(This photo was simply too awesome not to use.)
Currently 4-1 in his last 5 (go figure), Alan Belcher is perhaps the most overlooked man in the middleweight division. Sure, his win streak isn’t made up of world beaters by any means, but Belcher is still riding said win streak, which in and of itself places him higher on the list than many of his middleweight counterparts (see previous category). Aside from that, Belcher’s most recent win over Rousimar Palhares, who was on a three fight streak of his own, was so damn impressive that it completely convinced us that he is ready for a step up. We say give him Vitor Belfort next, which not only has the potential to be one of the greatest striking battles in the division’s history, but would knock the loser out of contention for long enough to get things sorted out.
Here’s the problem with Vitor Belfort: Aside from the man’s inability to stay uninjured for more than a week at a rip, his first shot at Anderson didn’t exactly inspire a lot of confidence in his abilities. The dude got wrecked, simply put, and you can chalk it up to luck if you want to, but we’re not so sure he would do that much better a second time around. He has the power to knockout anybody, but as every striker that has faced Silva will tell you, that’s not the correct gameplan to bring to the table against a Jedi.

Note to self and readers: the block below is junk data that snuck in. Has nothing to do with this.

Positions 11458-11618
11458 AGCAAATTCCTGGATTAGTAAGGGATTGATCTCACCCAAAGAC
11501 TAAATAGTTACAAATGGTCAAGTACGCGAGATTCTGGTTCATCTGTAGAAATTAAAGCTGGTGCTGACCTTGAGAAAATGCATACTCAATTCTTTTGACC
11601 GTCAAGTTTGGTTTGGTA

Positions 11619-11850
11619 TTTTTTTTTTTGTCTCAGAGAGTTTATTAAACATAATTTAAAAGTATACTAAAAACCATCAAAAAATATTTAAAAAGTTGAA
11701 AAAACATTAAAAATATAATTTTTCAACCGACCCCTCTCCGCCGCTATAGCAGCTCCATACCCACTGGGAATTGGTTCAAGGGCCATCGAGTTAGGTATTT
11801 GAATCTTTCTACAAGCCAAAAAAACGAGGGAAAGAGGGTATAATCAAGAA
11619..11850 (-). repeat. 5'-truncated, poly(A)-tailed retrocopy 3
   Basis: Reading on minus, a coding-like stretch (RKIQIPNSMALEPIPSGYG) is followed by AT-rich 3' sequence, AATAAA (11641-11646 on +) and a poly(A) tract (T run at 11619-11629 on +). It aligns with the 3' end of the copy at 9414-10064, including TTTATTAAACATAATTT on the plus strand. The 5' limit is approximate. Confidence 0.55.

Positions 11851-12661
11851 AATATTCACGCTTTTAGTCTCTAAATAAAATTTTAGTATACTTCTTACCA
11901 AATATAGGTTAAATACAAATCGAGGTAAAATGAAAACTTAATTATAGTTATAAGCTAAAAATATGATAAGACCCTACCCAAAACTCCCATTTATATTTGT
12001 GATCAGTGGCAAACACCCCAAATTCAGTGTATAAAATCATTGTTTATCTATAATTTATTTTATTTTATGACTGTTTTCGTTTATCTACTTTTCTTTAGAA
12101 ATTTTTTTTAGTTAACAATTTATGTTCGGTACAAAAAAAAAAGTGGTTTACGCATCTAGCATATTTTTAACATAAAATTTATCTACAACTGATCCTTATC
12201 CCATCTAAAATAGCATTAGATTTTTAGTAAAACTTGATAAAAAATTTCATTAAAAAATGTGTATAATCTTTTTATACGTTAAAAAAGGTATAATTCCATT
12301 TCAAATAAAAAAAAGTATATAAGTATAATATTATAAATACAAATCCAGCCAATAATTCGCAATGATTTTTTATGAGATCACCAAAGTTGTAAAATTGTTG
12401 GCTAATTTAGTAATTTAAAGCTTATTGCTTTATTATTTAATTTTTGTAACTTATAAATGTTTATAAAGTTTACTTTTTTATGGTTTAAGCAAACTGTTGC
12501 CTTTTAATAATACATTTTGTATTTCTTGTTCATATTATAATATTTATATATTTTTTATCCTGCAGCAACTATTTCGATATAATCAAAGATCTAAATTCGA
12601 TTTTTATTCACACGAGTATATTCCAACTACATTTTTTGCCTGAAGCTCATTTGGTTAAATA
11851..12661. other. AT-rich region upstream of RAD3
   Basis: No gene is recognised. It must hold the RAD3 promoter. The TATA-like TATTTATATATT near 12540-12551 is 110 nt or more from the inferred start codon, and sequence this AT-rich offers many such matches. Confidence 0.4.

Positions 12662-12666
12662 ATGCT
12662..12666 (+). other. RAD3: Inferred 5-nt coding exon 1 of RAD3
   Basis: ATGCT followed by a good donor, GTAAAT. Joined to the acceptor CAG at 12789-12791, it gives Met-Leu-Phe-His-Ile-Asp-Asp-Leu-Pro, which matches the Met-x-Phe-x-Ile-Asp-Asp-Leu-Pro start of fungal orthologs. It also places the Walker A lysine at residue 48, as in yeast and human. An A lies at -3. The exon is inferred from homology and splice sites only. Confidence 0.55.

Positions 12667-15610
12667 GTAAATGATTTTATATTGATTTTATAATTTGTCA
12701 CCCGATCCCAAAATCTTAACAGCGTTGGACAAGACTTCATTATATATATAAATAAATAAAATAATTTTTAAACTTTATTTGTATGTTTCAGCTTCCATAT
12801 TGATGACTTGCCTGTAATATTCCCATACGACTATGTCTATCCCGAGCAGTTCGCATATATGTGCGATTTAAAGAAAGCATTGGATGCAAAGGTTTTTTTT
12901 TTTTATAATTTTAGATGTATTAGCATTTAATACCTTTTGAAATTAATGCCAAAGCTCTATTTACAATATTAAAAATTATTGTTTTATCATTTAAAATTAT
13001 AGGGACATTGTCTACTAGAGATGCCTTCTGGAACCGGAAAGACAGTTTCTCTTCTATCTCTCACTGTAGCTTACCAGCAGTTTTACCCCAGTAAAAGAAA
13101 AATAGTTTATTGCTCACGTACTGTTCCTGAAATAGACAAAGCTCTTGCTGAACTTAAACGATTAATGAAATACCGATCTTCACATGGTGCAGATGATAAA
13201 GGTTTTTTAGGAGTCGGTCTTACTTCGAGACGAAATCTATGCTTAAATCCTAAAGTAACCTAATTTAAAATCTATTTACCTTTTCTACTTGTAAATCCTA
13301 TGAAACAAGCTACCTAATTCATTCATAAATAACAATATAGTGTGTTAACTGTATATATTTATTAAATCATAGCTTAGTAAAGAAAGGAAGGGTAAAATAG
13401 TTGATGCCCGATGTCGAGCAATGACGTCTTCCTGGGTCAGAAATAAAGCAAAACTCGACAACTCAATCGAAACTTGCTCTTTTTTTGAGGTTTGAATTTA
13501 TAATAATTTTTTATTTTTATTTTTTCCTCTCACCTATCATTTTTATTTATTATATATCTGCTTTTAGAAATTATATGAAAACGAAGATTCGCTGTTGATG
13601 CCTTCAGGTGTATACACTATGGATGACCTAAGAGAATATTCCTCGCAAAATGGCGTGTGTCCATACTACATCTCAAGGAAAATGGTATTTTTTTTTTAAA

Time is truly not on Belfort’s side either, but again, the best matchup for him right now is Belcher. Both guys have dynamite striking and an underrated submission game to boot, and both guys are just outside the cusp of immediate contendership. It would be easier to make the case for Belcher, but if Belfort is able to finish “The Talent” impressively, we could see him taking another crack at Andy, and if he doesn’t end up on “The Spider’s” permanent highlight reel after this one, he can at least walk away with something to talk about.
If Belcher is the most underrated middleweight out there, than Tim Boetsch is easily the most surprising. He may not have looked great doing it, but Boetsch’s third round comeback trouncing of Yushin Okami, who was fresh off a title fight of his own, was nothing short of eye opening. With his deadly mix of Jeet Kune Do and Judo, Boetsch presents an interesting but solvable puzzle for most of the middleweight division. He’s aggressive, powerful, and incredibly durable, but has shown a weakness in his grappling game against such wrestling standouts as Phil Davis and Matt Hammil (at 205 lbs. of course) that leads us to believe he would still have tons of trouble against the Mark Munozs and the Chris Weidmans of the division.
Boestch also finds himself in sort of a catch 22 situation in his upcoming match with Hector Lombard. On one hand, if he is able to handily defeat “Lightning,” it will likely be written off as another case of an inferior promotion’s champs not being up to UFC par. If he loses, it will prove that Lombard lived up to all the hype and that Boetsch might not have been on his level to begin with. If Boetsch is able to defeat Lombard, we’d still like to see him face a wrestling-based fighter like Weidman to see just how his game has come before he takes on Silva, who is clearly on another level at this point.
And finally, continue on for a look at the x-factor of the division, as well as the top dog…